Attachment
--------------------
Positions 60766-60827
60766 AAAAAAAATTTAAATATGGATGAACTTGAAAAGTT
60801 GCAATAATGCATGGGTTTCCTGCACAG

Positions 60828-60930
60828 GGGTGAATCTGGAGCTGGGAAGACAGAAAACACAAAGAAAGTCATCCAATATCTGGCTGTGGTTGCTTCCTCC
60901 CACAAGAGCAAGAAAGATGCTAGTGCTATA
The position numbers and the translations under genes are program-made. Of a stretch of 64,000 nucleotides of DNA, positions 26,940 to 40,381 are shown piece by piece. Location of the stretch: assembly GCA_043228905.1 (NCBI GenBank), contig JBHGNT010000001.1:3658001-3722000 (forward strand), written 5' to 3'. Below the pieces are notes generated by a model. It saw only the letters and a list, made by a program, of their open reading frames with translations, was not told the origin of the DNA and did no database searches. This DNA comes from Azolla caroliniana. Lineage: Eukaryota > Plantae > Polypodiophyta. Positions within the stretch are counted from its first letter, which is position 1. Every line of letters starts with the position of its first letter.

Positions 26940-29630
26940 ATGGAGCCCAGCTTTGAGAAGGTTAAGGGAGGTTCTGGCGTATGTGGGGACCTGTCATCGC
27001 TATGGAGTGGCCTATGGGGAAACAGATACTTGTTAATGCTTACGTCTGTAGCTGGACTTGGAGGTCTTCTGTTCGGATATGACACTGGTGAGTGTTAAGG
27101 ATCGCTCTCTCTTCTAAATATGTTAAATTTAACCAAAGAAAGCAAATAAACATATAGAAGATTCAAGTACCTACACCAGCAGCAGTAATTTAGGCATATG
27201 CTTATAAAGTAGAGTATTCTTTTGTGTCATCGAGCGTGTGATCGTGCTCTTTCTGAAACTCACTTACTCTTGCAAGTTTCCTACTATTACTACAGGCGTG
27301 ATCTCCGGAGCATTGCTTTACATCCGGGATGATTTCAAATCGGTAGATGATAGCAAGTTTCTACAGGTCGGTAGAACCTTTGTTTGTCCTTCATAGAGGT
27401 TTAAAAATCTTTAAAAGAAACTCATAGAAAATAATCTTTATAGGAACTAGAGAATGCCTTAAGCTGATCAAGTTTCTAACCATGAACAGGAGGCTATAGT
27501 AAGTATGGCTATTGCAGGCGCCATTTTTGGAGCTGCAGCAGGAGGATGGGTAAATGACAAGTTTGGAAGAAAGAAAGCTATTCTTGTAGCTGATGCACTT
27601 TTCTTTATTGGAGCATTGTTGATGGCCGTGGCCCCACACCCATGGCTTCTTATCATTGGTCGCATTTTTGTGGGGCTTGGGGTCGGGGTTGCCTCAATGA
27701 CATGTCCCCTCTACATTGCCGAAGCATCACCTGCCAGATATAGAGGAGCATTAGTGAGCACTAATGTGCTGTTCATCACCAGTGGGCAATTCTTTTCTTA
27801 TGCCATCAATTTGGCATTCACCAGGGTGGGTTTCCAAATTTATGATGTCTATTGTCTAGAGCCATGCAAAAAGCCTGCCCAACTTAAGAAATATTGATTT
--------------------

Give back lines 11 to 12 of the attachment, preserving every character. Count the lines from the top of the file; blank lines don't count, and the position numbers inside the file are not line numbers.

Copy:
27101 ATCGCTCTCTCTTCTAAATATGTTAAATTTAACCAAAGAAAGCAAATAAACATATAGAAGATTCAAGTACCTACACCAGCAGCAGTAATTTAGGCATATG
27201 CTTATAAAGTAGAGTATTCTTTTGTGTCATCGAGCGTGTGATCGTGCTCTTTCTGAAACTCACTTACTCTTGCAAGTTTCCTACTATTACTACAGGCGTG